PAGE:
Tales eBook

This eBook from the Gutenberg Project consists of approximately 328 pages of information about Tales.
And his proud look, and her soft languid air
Will—­but I spare you—­go, unhappy pair!”
   And now, approaching to the Journey’s end,
His anger fails, his thoughts to kindness tend,
He less offended feels, and rather fears t’offend: 
Now gently rising, hope contends with doubt,
And casts a sunshine on the views without;
And still reviving joy and lingering gloom
Alternate empire o’er his soul assume;
Till, long perplex’d he now began to find
The softer thoughts engross the settling mind: 
He saw the mansion, and should quickly see
His Laura’s self—­and angry could he be? 
No! the resentment melted all away —
“For this my grief a single smile will pay,”
Our trav’ller cried;—­“And why should it offend,
That one so good should have a pressing friend? 
Grieve not, my heart! to find a favourite guest
Thy pride and boast—­ye selfish sorrows rest;
She will be kind, and I again be bless’d.” 
   While gentler passions thus his bosom sway’d
He reach’d the mansion, and he saw the maid;
“My Laura!”—­“My Orlando!—­this is kind;
In truth I came persuaded, not inclined: 
Our friends’ amusement let us now pursue,
And I to-morrow will return with you.” 
   Like man entranced the happy Lover stood —
“As Laura wills, for she is kind and good;
Ever the truest, gentlest, fairest, best —
As Laura wills:  I see her and am bless’d.”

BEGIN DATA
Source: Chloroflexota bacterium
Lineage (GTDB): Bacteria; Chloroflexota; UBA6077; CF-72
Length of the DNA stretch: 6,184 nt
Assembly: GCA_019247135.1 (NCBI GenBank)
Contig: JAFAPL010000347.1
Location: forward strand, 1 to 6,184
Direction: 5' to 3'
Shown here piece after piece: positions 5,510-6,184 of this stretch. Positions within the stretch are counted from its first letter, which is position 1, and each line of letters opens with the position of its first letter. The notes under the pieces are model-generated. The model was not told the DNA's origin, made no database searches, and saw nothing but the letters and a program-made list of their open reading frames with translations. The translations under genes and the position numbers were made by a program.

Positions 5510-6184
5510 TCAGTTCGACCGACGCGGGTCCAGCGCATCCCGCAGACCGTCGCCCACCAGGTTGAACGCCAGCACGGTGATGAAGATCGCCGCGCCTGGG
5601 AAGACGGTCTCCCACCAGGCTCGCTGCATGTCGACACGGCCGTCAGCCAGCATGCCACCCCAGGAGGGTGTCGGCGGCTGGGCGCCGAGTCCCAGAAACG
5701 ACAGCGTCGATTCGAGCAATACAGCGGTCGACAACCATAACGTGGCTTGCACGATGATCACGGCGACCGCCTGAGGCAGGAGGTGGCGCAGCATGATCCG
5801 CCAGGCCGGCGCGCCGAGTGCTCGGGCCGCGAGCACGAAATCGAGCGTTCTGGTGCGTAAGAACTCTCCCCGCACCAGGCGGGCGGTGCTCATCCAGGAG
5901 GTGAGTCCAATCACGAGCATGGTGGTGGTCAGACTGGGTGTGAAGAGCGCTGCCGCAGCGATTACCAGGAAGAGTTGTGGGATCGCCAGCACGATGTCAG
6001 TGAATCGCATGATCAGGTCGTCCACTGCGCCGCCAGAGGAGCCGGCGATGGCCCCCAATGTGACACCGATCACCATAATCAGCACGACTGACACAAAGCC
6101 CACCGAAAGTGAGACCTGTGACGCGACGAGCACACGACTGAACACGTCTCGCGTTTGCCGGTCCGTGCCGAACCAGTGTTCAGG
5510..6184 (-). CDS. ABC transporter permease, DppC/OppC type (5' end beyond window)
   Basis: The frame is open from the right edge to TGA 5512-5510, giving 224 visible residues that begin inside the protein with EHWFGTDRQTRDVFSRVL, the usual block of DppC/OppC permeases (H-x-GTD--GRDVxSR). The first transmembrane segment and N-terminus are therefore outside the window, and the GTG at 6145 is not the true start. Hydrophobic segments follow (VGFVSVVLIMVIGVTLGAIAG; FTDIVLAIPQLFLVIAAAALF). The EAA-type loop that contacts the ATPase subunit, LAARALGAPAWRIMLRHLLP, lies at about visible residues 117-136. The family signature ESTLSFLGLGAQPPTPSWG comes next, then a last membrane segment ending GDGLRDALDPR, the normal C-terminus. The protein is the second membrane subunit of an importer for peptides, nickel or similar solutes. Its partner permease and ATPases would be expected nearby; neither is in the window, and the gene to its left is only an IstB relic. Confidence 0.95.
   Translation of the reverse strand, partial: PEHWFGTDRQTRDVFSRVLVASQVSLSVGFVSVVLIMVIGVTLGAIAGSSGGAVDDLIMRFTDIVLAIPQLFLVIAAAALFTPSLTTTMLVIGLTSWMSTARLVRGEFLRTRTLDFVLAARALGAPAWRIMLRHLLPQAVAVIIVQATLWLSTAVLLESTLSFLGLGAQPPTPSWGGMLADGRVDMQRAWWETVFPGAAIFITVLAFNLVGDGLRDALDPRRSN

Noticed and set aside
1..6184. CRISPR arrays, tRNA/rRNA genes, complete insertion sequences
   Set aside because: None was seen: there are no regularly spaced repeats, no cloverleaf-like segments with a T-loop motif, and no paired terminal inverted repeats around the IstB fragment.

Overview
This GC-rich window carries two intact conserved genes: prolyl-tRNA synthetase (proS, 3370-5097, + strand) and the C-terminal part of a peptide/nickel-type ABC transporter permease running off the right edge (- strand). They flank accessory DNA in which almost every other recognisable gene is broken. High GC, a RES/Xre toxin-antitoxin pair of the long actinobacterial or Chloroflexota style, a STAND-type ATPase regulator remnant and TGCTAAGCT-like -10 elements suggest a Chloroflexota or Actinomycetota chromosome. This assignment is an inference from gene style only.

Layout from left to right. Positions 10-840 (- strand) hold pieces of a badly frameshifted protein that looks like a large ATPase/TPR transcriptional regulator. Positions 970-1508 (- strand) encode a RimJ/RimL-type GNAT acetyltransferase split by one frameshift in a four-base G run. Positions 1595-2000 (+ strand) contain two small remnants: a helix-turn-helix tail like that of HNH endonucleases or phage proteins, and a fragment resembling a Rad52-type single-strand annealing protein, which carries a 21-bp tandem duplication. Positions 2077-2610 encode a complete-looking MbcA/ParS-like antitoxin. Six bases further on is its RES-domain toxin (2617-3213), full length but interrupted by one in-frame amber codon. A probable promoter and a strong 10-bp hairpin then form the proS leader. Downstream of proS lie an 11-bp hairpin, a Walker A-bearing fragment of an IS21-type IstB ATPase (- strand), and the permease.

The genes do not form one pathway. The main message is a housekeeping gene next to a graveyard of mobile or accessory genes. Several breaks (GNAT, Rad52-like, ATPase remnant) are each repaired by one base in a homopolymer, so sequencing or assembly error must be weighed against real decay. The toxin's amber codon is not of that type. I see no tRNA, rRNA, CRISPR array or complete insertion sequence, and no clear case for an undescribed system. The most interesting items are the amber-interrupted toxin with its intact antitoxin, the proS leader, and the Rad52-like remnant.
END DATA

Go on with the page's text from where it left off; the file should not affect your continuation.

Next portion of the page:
Home went the Lovers through that busy place,
By Loddon Hall, the country’s pride and grace;
By the rich meadows where the oxen fed,
Through the green vale that form’d the river’s bed;
And by unnumber’d cottages and farms,
That have for musing minds unnumbered charms;
And how affected by the view of these
Was then Orlando? did they pain or please? 
   Nor pain nor pleasure could they yield—­and why? 
The mind was fill’d, was happy, and the eye
Roved o’er the fleeting views, that but appear’d to die. 
   Alone Orlando on the morrow paced
The well-known road; the gipsy-tent he traced;
The dam high-raised, the reedy dikes between,
The scatter’d hovels on the barren green,
The burning sand, the fields of thin-set rye,
Mock’d by the useless Flora blooming by;
And last the heath with all its various bloom,
And the close lanes that led the trav’ller home. 
   Then could these scenes the former joys renew? 
Or was there now dejection in the view? —
Nor one or other would they yield—­and why? 
The mind was absent, and the vacant eye
Wander’d o’er viewless scenes, that but appear’d to die.



               Seem they grave or learned? 

Why, so didst thou.—­Seem they religious? 
Why, so didst thou; or are they spare in diet,
Free from gross passion, or of mirth or anger,
Constant in spirit, not swerving with the blood,
Garnish’d and deck’d in modest compliment,
Not working with the eye without the ear,
And but with purged judgment trusting neither?  Such and so finely bolted didst thou seem. 
                           Shakespeare, Henry V.

Project Gutenberg
Tales from Project Gutenberg. Public domain.
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